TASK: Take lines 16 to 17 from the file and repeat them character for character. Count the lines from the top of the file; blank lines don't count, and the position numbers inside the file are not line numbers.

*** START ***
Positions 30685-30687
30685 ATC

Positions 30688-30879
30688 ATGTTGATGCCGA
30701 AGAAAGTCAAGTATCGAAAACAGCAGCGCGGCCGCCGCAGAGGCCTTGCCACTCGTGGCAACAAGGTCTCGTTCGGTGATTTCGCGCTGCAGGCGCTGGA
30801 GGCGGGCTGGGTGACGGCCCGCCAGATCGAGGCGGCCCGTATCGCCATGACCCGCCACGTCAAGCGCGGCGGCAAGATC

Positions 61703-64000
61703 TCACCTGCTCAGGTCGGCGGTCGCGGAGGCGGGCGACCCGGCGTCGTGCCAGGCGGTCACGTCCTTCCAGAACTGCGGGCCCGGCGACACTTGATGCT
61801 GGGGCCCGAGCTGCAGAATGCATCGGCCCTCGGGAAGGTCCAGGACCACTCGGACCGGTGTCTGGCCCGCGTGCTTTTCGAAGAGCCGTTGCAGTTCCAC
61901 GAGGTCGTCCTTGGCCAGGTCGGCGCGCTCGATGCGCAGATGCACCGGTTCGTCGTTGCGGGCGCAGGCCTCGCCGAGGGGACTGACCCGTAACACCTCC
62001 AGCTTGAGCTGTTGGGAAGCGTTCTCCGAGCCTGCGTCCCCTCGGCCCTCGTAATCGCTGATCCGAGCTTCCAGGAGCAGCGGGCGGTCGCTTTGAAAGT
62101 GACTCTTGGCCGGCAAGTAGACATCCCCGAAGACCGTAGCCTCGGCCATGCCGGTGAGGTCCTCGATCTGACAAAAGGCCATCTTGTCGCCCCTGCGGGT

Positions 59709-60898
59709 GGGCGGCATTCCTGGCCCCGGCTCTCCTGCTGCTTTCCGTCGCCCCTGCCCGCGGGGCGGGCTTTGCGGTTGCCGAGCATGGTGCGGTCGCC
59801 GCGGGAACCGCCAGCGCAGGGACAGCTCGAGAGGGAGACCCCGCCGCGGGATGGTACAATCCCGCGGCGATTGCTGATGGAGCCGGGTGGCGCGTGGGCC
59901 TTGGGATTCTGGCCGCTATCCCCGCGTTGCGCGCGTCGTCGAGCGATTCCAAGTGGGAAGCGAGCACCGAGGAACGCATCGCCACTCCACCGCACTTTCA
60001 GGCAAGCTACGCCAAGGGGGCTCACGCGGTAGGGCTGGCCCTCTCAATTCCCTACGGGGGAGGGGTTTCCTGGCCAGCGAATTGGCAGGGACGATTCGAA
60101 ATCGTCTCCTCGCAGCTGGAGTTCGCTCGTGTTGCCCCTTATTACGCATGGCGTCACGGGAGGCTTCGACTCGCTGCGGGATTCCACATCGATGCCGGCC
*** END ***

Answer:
59901 TTGGGATTCTGGCCGCTATCCCCGCGTTGCGCGCGTCGTCGAGCGATTCCAAGTGGGAAGCGAGCACCGAGGAACGCATCGCCACTCCACCGCACTTTCA
60001 GGCAAGCTACGCCAAGGGGGCTCACGCGGTAGGGCTGGCCCTCTCAATTCCCTACGGGGGAGGGGTTTCCTGGCCAGCGAATTGGCAGGGACGATTCGAA